Electronic Charts are not enough

By Paul Whyte MBE AFNI, Associate Master Mariner, LOC (London Offshore Consultants), IUMI Professional Partner -

The International Maritime Organization (IMO) has made the carriage of ECDIS (Electronic Chart Display and Information System) mandatory under SOLAS V (Safety of Navigation) for most large vessels, although entry into force has been staggered between 1 July 2012 and 1 July 2018. 

ECDIS is a valuable addition to any ship’s bridge, providing a range of real-time automated information, and continuously determining the vessel’s position in relation to the land, charted objects, navigation aids and any unseen hazards. But it is not a replacement for navigational skills, and there are many reasons why the bridge crew should continuously double check the information against other sources.

It is now possible to buy a jamming device (overpowers the GPS) or a spoofing device (creates a false position) relatively cheaply from the internet. There have been reports of criminals using these devices to prevent a hijacked truck from being tracked or delivery drivers using it to ‘hide’ their exact GPS position as they go off route.  The electromagnetic radiation used in such devices can disrupt a massive area which could easily include ships. As a result, it is really important that the ship’s navigational crew is not relying too heavily on the GPS input to ECDIS.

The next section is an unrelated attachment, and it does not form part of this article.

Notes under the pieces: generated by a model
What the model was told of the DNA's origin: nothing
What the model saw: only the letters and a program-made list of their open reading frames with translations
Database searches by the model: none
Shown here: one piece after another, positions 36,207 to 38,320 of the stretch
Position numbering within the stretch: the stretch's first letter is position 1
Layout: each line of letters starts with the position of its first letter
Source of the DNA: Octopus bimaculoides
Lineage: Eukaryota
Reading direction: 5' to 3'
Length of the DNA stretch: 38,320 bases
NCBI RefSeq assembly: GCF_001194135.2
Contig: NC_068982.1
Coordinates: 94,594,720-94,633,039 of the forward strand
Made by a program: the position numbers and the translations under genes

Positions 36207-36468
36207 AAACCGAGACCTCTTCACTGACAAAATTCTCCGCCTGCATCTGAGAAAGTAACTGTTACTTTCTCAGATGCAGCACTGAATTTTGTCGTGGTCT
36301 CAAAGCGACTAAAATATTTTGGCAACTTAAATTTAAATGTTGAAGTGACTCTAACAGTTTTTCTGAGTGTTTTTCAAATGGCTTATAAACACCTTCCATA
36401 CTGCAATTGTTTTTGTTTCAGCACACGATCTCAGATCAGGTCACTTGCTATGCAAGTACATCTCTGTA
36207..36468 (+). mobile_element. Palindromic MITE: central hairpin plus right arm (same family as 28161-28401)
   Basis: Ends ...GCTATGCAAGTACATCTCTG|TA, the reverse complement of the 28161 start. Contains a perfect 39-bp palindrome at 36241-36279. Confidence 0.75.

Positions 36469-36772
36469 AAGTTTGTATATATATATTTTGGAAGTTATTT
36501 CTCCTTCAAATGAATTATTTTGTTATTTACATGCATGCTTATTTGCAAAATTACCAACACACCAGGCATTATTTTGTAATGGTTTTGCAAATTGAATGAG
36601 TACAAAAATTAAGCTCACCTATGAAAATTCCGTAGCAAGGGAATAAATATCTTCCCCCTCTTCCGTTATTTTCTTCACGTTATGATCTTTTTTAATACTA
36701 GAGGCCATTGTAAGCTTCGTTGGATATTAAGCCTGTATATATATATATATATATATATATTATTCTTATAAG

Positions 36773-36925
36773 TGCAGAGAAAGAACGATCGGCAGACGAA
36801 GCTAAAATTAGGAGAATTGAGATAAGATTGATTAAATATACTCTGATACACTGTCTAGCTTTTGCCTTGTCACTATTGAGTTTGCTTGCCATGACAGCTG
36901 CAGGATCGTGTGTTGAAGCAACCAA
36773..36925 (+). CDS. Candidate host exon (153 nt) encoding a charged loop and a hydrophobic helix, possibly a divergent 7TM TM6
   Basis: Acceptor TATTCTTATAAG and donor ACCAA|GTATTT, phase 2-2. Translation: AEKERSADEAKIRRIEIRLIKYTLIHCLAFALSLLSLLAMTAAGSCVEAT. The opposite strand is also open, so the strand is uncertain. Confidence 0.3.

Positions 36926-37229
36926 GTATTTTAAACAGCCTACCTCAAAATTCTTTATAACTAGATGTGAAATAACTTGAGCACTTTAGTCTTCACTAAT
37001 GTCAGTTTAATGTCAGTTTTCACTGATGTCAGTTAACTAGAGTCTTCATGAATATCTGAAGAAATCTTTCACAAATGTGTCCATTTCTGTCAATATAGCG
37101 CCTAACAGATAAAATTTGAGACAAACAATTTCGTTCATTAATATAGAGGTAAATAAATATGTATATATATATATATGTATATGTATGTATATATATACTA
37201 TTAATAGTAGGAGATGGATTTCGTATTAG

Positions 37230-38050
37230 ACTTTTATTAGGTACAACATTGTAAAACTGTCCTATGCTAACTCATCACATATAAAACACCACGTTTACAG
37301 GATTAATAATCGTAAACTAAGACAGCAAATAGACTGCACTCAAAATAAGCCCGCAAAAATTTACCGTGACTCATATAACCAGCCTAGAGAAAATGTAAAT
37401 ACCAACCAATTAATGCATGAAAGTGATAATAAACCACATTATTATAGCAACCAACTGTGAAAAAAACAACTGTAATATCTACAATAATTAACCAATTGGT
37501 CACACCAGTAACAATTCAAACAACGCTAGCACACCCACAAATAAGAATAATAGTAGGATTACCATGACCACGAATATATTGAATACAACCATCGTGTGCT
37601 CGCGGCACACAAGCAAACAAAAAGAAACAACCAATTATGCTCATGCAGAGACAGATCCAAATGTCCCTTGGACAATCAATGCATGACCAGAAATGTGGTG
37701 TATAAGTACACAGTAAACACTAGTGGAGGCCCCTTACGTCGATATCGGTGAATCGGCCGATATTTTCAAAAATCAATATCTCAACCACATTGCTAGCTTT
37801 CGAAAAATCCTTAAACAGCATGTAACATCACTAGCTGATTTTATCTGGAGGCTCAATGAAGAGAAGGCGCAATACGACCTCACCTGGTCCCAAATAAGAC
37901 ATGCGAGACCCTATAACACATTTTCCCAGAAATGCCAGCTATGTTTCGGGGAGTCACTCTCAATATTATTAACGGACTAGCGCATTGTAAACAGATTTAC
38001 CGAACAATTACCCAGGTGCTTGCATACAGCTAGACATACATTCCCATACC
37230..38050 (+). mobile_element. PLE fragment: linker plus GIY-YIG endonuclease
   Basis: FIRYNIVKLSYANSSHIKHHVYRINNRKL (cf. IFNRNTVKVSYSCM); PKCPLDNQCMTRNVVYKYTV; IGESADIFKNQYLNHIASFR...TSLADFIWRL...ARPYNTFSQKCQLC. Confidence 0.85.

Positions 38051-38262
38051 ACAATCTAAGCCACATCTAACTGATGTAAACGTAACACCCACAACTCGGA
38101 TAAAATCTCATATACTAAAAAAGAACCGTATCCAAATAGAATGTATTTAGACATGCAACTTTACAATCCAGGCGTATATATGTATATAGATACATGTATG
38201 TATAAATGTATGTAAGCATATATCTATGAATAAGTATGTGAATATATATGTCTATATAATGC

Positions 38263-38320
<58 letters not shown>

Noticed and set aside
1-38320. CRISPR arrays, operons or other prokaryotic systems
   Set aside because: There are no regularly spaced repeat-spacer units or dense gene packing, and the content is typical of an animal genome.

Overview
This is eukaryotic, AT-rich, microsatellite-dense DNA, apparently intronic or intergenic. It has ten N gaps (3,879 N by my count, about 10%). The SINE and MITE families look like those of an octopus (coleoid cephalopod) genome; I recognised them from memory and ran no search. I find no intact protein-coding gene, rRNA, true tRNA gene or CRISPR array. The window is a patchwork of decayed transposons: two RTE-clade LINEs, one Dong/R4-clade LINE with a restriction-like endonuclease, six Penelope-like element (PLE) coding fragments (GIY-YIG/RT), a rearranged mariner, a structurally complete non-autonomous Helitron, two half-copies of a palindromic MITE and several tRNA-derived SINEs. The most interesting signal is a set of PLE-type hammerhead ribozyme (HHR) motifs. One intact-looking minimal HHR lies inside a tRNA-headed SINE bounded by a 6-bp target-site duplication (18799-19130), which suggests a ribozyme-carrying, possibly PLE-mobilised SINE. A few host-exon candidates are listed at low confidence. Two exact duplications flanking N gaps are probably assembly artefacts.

The ECDIS display is smaller than any paper chart. The small footprint screen is filled with sharp vectorised images of sometimes old hydrographic information, and so it is far too easy to become over-reliant on what you see and to assume that the technology is correct.

It is still important to look out of the window, an officer on watch can spot the loom of a light from a lighthouse much further out than the radar image overlay within ECDIS. 

It is still important to conduct voyage planning checks too. There should be route validation and a one to one scale manual check for the entire voyage, berth to berth, to ensure that every hazard has been identified.

Last but not least it is essential that all of the ECDIS users have completed the IMO approved training and familiarisation courses as it is highly likely that Port State Control will want evidence that the crew are competently using the technology. The third officer or the master could be tested, and asked questions about system settings to demonstrate their proficiency in using all the safety features.  

Passive navigation involves simply ‘monitoring’ technology but ‘active navigation’ means cross-checking with all navigation sources such as with visual marks, radar and echo sounders. It is vital that despite increasingly sophisticated technology, ships’ crews do not lose touch with the rest of the navigational information available to them.